# Find the Hermitian conjugates: ##x##, ##i##,##\frac{d}{dx}##

• anlon
In summary: Overall, you did a great job summarizing the conversation about Hermitian conjugates and finding their values for different operators. In summary, the Hermitian conjugate of an operator is equal to itself, except for the case of imaginary constants where it is equal to the negative of that constant. This is true for the operators x, i, and d/dx. For the harmonic oscillator raising operator, a+, its Hermitian conjugate is equal to the negative of itself. Good luck on your exam!
anlon
Just doing some studying before my final exam later today. I think I've got this question right but wanted to make sure since the problem is from the international edition of my textbook, so I can't find the solutions for that edition online.

## Homework Statement

The Hermitian conjugate (or adjoint) of an operator ##\hat{Q}## is the operator ##\hat{Q}## such that $$\left<f | \hat{Q} g \right> = \left<\hat{Q} | g\right>, \ \text{for all }f \text{ and }g$$
(A Hermitian operator, then, is equal to its Hermitian conjugate: ##\hat{Q} = \hat{Q}##.)
a. Find the Hermitian conjugates of ##x##, ##i##, and ##\frac{d}{dx}##.
b. Construct the Hermitian conjugate of the harmonic oscillator raising operator, ##a_+##.
##a_+ = \frac{1}{\sqrt{2 \hbar m \omega}} (-ip + m\omega x)##

## Homework Equations

##\left< f | \hat{Q} g \right> = \left< \hat{Q} f | g \right>##

## The Attempt at a Solution

For ##x##: ##\left< f | x g \right> = \int_{-\infty}^{\infty} f^{*} x g dx##
Also, ##\left< x f | g \right> = \int_{-\infty}^{\infty} (x f)^{*} g dx##
If ##x## is real, then ##x^{*} = x##
So ##\int_{-\infty}^{\infty} (x f)^{*} g dx = \int_{-\infty}^{\infty} x f^{*} g dx = \int_{-\infty}^{\infty} f^{*} x g dx##
So ##x## is a Hermitian operator; its Hermitian conjugate is itself.

For ##i##: ##\left< f | i g \right> = \int_{-\infty}^{\infty} f^{*} i g dx##
Also, ##\left< i f | g \right> = \int_{-\infty}^{\infty} (i f)^{*} g dx = \int_{-\infty}^{\infty} f^{*} (-i) g dx##
So ##\left< f | i g \right> = \left< (-i) f | g \right>## which means that the Hermitian conjugate of ##i## is ##-i##.

For ##\frac{d}{dx}##: (this is the one I'm unsure about)
##\left< f | \frac{d}{dx} g \right> = \int_{-\infty}^{\infty} f^{*} \frac{dg}{dx} dx##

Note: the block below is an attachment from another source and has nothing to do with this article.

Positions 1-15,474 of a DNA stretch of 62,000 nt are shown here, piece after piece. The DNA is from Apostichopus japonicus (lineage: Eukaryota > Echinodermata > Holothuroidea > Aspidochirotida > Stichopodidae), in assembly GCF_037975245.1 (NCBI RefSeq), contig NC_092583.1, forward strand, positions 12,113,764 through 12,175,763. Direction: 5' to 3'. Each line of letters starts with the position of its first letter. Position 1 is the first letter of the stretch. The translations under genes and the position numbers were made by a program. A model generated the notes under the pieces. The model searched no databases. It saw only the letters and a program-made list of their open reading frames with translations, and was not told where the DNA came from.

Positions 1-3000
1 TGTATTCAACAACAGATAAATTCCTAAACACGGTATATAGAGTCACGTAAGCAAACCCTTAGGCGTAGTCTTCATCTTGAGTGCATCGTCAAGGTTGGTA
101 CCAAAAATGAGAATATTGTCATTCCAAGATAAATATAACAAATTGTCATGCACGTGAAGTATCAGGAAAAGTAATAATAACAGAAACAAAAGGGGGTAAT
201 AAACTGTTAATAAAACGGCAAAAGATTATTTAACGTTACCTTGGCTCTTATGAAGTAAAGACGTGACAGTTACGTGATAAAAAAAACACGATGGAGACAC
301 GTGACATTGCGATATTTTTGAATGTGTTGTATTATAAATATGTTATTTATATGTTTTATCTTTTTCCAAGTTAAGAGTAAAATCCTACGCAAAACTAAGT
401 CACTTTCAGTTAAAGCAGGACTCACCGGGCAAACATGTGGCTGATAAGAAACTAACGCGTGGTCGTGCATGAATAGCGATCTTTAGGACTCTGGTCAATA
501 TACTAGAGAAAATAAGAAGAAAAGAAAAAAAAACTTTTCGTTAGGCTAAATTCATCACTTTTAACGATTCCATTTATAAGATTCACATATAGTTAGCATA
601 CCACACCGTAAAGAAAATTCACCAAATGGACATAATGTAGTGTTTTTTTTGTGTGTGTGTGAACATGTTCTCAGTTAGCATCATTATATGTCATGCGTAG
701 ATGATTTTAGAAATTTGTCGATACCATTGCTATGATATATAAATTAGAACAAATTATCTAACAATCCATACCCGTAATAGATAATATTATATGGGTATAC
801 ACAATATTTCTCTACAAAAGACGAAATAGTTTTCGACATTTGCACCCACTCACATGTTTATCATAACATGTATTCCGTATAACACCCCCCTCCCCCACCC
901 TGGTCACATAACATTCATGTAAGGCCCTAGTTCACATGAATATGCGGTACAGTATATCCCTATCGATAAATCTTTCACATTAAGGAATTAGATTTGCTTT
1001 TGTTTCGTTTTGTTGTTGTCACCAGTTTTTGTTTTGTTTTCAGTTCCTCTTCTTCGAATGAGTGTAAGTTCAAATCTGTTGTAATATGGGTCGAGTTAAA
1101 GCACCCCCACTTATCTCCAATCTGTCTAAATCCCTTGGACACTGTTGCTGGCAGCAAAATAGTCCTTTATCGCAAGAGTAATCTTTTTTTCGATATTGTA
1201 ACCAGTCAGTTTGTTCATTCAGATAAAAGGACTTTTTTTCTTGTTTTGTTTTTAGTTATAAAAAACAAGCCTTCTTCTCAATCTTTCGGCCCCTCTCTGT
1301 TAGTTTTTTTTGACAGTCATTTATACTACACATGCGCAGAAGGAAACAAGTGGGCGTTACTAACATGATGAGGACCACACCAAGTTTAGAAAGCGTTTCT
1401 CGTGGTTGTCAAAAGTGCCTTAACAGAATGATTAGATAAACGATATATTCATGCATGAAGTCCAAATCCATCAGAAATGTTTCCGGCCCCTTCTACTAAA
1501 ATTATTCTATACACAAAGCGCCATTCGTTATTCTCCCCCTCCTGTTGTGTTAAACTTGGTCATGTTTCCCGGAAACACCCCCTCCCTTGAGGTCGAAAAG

Integrate by parts: let ##u = f^{*}## and ##dv = \frac{dg}{dx} dx##.
Then ##du = \frac{df}{dx}^{*} dx## and ##v = g##
Integrating by parts, ##\int_{-\infty}^{\infty} f^{*} \frac{dg}{dx} dx = f^{*} g |_{-\infty}^{\infty} - \int_{-\infty}^{\infty} \frac{df}{dx}^{*} g dx##
The term on the left goes to zero since f(x) and g(x) are square integrable, so they must be zero at either extreme.
So the Hermitian conjugate of ##\frac{d}{dx}## is ##-\frac{d}{dx}##.

For ##a_+##: (writing this quickly because I have to get back to studying, and formatting equations takes a while)
##\left< f | a_+ g \right> = \left< f | \frac{1}{\sqrt{2 \hbar m \omega}}(-ip + m \omega x) g \right>##
##p## and ##x## are Hermitian, and the Hermitian conjugate of any constant is just the negative of that constant. So this should be equivalent to
##\left< -\frac{1}{\sqrt{2 \hbar m \omega}} ( -i p + m \omega x) f | g \right>##
Therefore,
##(a_+)^\dagger = -\frac{1}{\sqrt{2 \hbar m \omega}}(-ip + m \omega x) = -a_+##.

The first three proofs are perfect, but you made a mistake with a+.

http://www.physicspages.com/2012/09/05/hermitian-conjugate-of-an-operator/

anlon said:
Hermitian conjugate of any real constant is just the negative of that constant

anlon said:
Hermitian conjugate of any imaginary constant is just the negative of that constant

Good luck with your exam !

BvU said:
http://www.physicspages.com/2012/09/05/hermitian-conjugate-of-an-operator/Good luck with your exam !
Ah, so it would be ##(a_+)^\dagger = \frac{1}{\sqrt{2 \hbar m \omega}}(ip + m \omega x)##
Thanks, I'll need it.

Yes, ##(a_+)^\dagger = a_-## and vice versa

## 1. What is a Hermitian conjugate?

A Hermitian conjugate is the complex conjugate transpose of a matrix or operator. This means that for a given matrix A, its Hermitian conjugate is found by taking the complex conjugate of each element and then transposing the matrix.

## 2. How do I find the Hermitian conjugate of x?

The Hermitian conjugate of x is simply its complex conjugate, as x is a real number. The complex conjugate of a real number is the number itself, so the Hermitian conjugate of x is just x.

## 3. How do I find the Hermitian conjugate of i?

The Hermitian conjugate of i is -i. This is because i is a complex number with a real part of 0 and an imaginary part of 1, so its complex conjugate is -i.

## 4. How do I find the Hermitian conjugate of d/dx?

The Hermitian conjugate of d/dx is -d/dx. This is because the Hermitian conjugate of a derivative operator is found by taking the negative of the derivative operator.

## 5. Why is finding the Hermitian conjugate important?

Finding the Hermitian conjugate is important in quantum mechanics and other areas of physics where complex numbers are used. Hermitian operators and matrices have special properties that make them useful in these applications, and the Hermitian conjugate allows us to calculate these properties and relationships.

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